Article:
Writers ask me this literally all the time. Especially when trying to find their sea legs, novel writers worry whether they’re writing enough. Often enough. Volume enough. Wanting to keep up with the Kings and the Pattersons.
“Should I set an hour/time or a word-count as my goal?”
When it comes down to the crux, fiction writing is a very personal endeavor. And all serious scribes do set some sort of production goals. The point is to find what works for you. And, to do so within the context of producing. In other words, it matters not how you get from point A to point Z, but only that you get to Z!
I know great book authors whose goal is to work for an hour a day. Period. The point is, for that hour they sit their butts in front of the computer. Every day. Even if each word typed is excruciatingly done, they still work. After all, the muse can be fickle, and some days she refuses to play. Not your concern if you’re committed (you always know she comes back!). And some days she roars with creativity, and three hours fly by without you knowing it.
Many others set word-count goals. And no “right” number exists for that. When I’m writing fiction, I set a goal of 1,000 words per day. Again, sometimes getting 250 down proves difficult. Conversely, some days’ work produces 3,000 brilliant ones (at least until I look at them the next day!). But usually that 1,000 words ends up being my average. It works for me.
If all this seems rather arbitrary, it is. Because a goal is just a goal—a standard to help guide you. To keep you honest. To keep you writing. It matters not how many actual words/scenes/chapters/pages you produce a day, nor how many hours you spend doing it. It only matters that you write. Regularly.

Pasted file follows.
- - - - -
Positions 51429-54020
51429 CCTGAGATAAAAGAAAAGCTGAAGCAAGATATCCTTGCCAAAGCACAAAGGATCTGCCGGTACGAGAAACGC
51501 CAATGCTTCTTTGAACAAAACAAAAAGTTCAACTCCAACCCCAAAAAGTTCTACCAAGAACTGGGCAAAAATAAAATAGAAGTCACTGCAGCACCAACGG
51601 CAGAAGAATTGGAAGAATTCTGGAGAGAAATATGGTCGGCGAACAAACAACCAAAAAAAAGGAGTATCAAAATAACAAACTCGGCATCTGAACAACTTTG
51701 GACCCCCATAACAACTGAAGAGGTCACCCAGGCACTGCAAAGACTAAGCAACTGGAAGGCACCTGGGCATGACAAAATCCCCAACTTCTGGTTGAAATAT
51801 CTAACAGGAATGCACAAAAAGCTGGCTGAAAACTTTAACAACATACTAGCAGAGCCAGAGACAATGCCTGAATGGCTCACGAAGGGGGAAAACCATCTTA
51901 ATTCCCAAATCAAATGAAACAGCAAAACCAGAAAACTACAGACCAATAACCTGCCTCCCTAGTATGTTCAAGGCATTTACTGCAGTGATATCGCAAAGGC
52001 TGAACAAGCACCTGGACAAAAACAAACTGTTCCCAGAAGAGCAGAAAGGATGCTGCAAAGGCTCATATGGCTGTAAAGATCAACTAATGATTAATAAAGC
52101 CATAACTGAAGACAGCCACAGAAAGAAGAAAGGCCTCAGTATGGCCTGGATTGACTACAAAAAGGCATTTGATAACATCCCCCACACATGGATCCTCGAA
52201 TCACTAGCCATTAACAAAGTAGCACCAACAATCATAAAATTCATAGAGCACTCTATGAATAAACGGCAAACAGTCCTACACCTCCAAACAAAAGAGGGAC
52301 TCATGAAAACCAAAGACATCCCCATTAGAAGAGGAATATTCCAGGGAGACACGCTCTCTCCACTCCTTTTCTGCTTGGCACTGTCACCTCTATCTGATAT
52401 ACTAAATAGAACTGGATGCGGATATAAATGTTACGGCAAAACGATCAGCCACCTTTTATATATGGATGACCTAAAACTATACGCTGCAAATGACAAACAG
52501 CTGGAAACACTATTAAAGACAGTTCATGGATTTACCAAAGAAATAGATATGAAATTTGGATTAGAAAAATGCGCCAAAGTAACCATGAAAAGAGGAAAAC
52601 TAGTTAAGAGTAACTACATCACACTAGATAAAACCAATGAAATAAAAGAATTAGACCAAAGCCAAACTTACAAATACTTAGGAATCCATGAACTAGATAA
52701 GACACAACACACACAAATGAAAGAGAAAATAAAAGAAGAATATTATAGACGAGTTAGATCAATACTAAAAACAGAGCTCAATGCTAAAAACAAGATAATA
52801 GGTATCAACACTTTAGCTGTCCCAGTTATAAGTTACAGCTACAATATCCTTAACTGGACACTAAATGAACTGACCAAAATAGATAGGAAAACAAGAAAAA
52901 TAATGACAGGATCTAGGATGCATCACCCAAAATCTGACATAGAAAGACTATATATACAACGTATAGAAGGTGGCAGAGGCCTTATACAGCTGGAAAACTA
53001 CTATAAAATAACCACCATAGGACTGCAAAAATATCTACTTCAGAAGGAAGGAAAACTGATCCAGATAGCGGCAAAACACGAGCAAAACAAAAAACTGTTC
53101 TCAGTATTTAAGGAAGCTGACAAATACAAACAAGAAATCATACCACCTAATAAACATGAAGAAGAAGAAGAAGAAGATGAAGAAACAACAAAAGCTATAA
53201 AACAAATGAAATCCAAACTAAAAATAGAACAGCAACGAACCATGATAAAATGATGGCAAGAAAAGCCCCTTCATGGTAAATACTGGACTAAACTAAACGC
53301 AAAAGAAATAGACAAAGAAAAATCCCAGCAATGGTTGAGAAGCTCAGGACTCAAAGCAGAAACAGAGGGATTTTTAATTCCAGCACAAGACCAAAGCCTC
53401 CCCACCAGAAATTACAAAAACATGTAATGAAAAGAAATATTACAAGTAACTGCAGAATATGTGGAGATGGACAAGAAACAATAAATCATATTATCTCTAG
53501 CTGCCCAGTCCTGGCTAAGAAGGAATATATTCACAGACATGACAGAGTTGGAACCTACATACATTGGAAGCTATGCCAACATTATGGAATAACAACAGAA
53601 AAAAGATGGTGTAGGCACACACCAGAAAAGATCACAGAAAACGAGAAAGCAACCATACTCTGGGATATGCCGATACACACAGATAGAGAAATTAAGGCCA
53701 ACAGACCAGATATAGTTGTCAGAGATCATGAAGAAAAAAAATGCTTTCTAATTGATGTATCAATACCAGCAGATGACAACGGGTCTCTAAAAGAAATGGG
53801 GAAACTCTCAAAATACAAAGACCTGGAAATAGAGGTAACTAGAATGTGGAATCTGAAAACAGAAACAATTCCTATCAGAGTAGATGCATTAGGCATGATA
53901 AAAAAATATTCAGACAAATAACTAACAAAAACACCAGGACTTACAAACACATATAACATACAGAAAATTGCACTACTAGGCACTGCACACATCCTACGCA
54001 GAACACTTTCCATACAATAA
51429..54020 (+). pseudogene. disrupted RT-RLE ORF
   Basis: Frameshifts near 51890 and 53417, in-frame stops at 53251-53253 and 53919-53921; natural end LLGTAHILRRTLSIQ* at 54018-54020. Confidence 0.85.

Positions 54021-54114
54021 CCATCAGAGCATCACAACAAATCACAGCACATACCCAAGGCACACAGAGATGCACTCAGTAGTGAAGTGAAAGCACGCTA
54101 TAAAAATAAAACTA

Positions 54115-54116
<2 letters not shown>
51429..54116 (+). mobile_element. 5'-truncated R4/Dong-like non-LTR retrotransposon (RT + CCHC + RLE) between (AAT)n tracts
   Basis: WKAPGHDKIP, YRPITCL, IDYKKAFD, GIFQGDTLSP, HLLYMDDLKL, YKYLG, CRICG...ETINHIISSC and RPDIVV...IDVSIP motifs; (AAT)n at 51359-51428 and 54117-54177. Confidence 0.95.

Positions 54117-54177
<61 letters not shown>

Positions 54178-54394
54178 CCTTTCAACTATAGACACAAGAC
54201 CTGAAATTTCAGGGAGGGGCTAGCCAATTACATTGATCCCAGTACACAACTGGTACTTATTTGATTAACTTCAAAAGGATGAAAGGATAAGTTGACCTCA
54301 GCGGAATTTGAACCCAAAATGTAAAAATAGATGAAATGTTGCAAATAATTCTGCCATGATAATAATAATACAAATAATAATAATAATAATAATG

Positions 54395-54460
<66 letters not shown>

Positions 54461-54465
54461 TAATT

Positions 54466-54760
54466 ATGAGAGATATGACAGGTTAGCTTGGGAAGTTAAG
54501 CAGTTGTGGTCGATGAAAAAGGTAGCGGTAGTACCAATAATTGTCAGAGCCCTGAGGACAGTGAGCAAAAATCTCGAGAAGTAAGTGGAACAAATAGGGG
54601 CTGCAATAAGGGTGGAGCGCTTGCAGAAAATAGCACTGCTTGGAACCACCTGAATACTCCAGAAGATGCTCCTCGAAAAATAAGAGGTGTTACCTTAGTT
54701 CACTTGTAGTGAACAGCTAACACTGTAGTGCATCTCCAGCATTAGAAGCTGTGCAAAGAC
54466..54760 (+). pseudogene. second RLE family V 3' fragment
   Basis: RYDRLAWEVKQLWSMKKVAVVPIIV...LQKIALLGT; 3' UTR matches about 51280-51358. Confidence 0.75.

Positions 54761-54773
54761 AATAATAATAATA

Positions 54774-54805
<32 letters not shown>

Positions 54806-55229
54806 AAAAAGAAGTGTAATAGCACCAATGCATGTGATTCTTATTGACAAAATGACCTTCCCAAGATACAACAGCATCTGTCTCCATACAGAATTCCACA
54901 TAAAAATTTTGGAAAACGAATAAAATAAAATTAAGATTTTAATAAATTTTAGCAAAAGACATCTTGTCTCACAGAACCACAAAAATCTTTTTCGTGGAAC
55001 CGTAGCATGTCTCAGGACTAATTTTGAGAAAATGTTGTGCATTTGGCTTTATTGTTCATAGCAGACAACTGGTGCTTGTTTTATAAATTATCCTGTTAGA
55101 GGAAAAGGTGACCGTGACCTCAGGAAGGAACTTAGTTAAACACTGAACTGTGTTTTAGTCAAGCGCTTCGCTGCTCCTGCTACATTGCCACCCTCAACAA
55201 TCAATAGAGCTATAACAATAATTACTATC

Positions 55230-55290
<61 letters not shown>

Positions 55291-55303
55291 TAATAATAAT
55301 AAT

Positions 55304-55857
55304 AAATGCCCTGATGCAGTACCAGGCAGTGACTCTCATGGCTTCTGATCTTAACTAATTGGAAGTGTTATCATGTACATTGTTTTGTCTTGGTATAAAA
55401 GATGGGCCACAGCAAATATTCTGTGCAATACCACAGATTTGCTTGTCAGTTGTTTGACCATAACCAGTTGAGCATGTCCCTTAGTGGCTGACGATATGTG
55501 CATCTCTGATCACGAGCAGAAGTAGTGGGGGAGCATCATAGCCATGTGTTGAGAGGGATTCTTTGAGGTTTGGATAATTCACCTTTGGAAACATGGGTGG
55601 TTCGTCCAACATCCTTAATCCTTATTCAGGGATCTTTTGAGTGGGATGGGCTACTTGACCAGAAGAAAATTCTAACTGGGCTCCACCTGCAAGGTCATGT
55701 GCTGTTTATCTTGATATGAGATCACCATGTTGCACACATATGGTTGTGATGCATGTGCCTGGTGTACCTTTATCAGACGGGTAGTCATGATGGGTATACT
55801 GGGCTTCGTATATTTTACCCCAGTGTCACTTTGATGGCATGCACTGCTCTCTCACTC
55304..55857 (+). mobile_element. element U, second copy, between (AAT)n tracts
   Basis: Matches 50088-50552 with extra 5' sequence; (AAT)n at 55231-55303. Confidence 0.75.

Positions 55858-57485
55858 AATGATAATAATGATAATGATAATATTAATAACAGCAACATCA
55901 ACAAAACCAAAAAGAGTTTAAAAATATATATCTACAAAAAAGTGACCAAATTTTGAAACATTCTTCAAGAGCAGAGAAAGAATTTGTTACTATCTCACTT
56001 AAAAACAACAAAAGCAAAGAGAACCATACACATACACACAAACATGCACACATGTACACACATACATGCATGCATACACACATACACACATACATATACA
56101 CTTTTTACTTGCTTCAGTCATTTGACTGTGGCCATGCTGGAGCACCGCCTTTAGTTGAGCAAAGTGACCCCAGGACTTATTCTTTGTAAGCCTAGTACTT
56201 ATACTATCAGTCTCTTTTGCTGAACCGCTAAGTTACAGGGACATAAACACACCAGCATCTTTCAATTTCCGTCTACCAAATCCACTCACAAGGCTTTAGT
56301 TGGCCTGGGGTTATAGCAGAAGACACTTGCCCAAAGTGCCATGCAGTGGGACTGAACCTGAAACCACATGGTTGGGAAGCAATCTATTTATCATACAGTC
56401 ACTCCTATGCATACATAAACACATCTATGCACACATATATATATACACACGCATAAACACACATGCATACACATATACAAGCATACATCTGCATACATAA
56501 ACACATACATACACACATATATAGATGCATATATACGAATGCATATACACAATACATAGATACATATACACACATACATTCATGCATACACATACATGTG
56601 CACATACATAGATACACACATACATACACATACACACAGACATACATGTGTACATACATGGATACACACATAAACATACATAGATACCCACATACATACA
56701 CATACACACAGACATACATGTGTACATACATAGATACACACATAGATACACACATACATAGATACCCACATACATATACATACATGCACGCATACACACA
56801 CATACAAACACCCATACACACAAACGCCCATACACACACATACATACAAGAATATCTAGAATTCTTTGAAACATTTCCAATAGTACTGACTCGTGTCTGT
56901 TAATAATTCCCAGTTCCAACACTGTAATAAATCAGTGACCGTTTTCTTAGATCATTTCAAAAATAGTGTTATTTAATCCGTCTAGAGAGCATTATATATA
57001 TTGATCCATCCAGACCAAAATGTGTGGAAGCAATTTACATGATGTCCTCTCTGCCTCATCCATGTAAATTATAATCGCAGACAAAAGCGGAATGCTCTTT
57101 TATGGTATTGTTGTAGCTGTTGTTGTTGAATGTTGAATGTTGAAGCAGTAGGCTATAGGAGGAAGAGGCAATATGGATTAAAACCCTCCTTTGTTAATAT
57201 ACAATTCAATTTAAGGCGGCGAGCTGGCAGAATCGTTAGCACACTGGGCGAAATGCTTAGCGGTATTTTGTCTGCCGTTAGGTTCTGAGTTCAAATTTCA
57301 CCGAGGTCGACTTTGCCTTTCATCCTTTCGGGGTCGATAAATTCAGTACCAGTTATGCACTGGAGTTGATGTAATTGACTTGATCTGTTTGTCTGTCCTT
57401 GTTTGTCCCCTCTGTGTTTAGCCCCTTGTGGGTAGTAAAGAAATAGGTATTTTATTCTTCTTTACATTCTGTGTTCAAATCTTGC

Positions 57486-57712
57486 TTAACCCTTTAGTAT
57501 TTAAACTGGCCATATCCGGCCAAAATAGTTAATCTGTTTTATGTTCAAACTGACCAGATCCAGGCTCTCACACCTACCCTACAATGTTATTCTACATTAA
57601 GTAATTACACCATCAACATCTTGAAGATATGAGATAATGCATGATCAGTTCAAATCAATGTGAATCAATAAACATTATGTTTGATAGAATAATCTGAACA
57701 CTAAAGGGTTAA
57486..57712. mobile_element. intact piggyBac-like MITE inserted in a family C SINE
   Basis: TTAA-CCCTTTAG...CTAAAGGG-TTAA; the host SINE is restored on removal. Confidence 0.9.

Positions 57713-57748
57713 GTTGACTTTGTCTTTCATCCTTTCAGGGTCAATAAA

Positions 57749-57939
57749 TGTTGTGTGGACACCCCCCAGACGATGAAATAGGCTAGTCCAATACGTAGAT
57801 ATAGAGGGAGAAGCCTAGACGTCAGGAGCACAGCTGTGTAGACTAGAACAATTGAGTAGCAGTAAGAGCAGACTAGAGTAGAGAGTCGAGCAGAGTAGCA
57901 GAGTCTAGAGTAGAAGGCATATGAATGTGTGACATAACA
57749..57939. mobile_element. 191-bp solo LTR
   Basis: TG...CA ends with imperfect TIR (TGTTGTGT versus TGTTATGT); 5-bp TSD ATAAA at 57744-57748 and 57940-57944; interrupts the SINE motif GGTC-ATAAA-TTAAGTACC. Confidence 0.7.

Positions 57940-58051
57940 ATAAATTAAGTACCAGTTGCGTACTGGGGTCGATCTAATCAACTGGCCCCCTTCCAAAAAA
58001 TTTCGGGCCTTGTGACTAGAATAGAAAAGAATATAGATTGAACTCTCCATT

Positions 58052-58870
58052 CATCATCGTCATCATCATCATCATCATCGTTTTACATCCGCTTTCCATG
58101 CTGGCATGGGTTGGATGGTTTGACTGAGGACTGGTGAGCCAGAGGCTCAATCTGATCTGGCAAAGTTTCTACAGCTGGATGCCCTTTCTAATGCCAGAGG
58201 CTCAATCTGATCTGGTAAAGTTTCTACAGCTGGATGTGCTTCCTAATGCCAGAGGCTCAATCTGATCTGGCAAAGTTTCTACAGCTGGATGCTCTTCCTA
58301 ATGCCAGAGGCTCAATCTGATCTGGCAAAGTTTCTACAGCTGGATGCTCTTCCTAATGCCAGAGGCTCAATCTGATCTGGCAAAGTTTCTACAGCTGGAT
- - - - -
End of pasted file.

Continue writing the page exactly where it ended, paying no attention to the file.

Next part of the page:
Especially when working on book-length fiction or nonfiction, when The End lives somewhere in the elusive and distant future, getting sidetracked is quite easy. And especially easy when you find yourself slogging through those dreaded sagging middles. Having a set daily writing goal kicks you in the butt to sit at the computer, whether you feel an ounce of creativity or not. Again, the muse will return at some point. And oddly, often in those very times of arid writing, you find yourself turning down a really right road you otherwise would have been racing too fast to see.
But even if what you write that day is schlock, you still wrote. The beauty of writing is that no other person on the face of this earth will see your first draft, and everything is up to debate whether it stays or goes. All that will be hashed out anyway in the developmental editor. So who cares if you write tripe in one session? You can always ax it the next day, or down the line.
Because in the end, all that matters is that you wrote.
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Susan Mary Malone (www.maloneeditorial.com), book editor, has gotten many authors published, edited books featured in Publishers Weekly & won numerous awards. Learn more at www.maloneeditorial.com/editorial-services.htm & see her writing tips at www.maloneeditorial.com/blog/editorial-tips/
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